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Honolulu doubles down on illegal vacation rentals despite court battle

Rick Blangiardi.jpg
Casey Harlow
Honolulu Mayor Rick Blangiardi addressed the city's next steps in addressing vacation rental properties. U.S. District Court Judge Derrick Watson issued a preliminary injunction stopping the city from preventing anyone from renting a property for less than 90 days.

Honolulu Mayor Rick Blangiardi addressed the city's next steps in regulating short-term vacation rentals on Thursday.

Earlier this month, U.S. District Court Judge Derrick Watson issued a preliminary injunction on the city's latest vacation rental law. The injunction focuses on one aspect of the law that increases the minimum amount of time a unit can be rented without a permit from 30 to 90 days.

"We're going to defend the 30 to 89-day ban as part of our long-term zoning plan," said Blangiardi. "I was disappointed, but we will continue to defend that."

Blangiardi says the city will not be appealing the judge's injunction. However, requirements to legally operate a vacation rental and the enforcement of the law are not impacted by the judge's ruling.

"It was our intent, when we asked for the 90 days, to try to stimulate owners of these properties to take longer-term rentals, in part because we had such a housing crisis going on. There are local families in need of places to stay and rent, and those properties would come off the market," Blangiardi said.

Starting Monday, Oct. 24, the city will double down on its enforcement efforts.

"We raised the level of fines... So if we discover that you're advertising, you have an illegal vacation rental, your fine will be $5,000 — and we're going to give you a day to take it down," Blangiardi said. "If you persist, and you keep it up, it will go to $10,000 a day thereafter."

If the fines are not paid, Blangiardi says the city will put liens on those properties.

To enforce the new law, the Honolulu Department of Planning and Permitting has hired seven full-time personnel to investigate complaints and properties, and enlisted a computer monitoring service that will sweep 60 websites.

"It's going to be able to identify for us, names and addresses and everything else that we need to know," the mayor said. "We're also working, as I think I mentioned, with Airbnb and Expedia."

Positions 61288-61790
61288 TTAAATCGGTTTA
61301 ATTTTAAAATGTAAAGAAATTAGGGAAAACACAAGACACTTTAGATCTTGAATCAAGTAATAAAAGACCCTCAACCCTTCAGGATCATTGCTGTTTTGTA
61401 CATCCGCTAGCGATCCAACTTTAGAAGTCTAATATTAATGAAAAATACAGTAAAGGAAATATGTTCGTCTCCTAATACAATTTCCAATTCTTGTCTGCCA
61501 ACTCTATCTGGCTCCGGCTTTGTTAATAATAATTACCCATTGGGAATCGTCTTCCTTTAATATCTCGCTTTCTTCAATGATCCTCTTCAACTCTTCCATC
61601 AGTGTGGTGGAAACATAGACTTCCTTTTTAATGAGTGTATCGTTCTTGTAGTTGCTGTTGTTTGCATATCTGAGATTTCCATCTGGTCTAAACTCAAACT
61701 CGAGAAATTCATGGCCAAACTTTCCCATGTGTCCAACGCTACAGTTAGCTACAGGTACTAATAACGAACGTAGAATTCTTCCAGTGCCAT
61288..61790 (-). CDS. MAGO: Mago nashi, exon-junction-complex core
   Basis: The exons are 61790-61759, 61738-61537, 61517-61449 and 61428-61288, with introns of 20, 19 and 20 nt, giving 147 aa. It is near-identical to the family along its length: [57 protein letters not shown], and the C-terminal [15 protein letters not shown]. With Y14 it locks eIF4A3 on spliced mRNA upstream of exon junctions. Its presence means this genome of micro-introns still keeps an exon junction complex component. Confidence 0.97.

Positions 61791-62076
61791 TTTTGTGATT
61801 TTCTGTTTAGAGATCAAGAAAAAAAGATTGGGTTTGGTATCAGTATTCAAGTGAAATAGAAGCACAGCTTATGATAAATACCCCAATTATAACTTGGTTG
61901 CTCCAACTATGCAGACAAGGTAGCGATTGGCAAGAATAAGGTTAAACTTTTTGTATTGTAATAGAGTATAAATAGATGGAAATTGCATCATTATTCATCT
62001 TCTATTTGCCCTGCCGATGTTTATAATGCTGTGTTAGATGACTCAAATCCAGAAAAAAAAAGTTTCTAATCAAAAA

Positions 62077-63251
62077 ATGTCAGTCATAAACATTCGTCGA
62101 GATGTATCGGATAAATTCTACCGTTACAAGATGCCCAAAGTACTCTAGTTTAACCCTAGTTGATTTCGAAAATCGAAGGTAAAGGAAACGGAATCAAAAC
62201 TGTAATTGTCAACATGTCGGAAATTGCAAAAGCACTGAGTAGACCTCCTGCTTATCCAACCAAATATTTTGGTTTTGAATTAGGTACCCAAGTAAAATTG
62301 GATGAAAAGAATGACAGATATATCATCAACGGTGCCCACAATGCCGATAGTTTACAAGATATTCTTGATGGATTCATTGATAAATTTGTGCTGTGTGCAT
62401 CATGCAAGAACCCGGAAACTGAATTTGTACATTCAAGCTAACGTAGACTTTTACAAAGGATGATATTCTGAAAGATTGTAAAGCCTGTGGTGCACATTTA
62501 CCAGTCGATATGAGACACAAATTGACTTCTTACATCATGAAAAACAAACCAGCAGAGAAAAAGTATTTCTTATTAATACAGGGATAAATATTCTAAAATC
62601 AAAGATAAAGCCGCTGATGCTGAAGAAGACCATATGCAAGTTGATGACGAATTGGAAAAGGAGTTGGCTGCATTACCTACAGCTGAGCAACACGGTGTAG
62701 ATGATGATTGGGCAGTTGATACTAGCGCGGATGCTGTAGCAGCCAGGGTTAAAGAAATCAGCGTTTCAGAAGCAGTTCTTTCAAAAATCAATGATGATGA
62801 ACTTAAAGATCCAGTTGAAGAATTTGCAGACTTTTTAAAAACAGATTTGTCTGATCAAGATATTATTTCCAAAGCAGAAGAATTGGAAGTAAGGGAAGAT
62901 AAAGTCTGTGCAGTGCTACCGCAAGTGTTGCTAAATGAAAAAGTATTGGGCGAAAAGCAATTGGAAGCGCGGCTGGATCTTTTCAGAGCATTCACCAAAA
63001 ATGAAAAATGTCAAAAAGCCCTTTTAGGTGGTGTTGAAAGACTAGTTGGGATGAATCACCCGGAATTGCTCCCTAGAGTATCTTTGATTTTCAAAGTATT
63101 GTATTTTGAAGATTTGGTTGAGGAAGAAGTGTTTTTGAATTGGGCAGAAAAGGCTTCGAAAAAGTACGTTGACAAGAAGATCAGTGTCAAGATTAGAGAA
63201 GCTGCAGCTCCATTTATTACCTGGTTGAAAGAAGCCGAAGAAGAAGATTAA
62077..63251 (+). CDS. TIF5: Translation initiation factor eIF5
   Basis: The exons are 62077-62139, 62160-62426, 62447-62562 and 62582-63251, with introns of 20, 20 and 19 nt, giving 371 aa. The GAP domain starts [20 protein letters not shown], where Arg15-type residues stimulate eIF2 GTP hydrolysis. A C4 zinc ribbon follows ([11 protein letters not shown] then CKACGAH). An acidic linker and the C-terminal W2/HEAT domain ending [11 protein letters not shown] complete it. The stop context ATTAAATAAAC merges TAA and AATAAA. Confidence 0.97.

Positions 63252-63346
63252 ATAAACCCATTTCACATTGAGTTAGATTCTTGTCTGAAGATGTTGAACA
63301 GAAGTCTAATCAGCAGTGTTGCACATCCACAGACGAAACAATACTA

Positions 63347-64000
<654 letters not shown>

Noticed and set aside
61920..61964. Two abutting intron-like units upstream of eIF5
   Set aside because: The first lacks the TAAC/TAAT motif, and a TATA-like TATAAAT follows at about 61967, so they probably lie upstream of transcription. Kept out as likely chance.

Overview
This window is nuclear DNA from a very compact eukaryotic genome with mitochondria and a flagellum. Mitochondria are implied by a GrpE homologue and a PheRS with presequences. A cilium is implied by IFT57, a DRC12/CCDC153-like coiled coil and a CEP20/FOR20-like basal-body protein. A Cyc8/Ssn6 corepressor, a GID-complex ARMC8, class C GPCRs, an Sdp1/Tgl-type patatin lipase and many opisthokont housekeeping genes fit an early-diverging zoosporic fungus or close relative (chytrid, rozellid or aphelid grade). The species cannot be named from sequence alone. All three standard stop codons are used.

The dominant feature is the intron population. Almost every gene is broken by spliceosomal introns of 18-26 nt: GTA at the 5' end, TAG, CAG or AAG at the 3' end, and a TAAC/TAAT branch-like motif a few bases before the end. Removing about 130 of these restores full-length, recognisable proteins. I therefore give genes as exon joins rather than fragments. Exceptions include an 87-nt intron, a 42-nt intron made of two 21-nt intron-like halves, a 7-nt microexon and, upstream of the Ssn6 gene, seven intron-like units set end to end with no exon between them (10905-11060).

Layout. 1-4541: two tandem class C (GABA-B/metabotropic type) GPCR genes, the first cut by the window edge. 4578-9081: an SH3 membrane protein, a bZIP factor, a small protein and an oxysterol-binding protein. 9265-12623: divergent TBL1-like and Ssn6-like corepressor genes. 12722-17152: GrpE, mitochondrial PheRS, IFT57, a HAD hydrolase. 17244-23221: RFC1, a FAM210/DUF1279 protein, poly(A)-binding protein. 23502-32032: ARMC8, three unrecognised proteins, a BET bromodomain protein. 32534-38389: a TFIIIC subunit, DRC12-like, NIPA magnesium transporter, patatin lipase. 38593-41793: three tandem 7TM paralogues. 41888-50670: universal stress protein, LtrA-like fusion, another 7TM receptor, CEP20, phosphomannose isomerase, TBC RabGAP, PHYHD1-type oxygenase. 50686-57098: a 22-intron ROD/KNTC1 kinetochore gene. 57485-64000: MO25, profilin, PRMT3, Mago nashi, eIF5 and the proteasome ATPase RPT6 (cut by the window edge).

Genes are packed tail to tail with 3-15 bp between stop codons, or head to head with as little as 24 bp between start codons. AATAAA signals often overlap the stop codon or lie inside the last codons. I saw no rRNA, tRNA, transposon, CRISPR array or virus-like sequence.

According to Blangiardi, between 10,000 and 14,000 homes on Oʻahu were used as short-term vacation rentals in 2019. More than 10 million visitors came to Hawaiʻi that year. Of that, more than 6 million came to Oʻahu.

"That's just not an acceptable situation," Blangiardi said. "The software technology combined with a dedicated enforcement team, it's a big leg up. And it's not anything that we ever had before from enforcement."

Blangiardi vowed his administration will give more resources to DPP if necessary to enforce vacation rentals.

"I want to make it very clear today. This is something that we are adamant about on a going-forward basis," Blangiardi said. "I don't care what hasn't happened in the past. I care about where we are now, and what we do going forward, and what it represents for the people of our island, on Oʻahu."

The city will launch new resources for residents and vacation rental owners on Monday. Residents can call a new hotline at 808-768-7887 if they suspect a property is operating as an illegal vacation rental.

Rental property owners in exempted resort-zoned areas can begin to register their property with the city as part of a requirement to operate legally. But owners must pay a $1,000 registration fee.

The law also restricts new vacation rental permits to resort-zoned areas such as Waikīkī and Ko Olina. The measure was passed by the Honolulu City Council in April.

Casey Harlow is an HPR reporter and occasionally fills in as local host of Morning Edition and All Things Considered. Contact him at or on Twitter (@CaseyHarlow).
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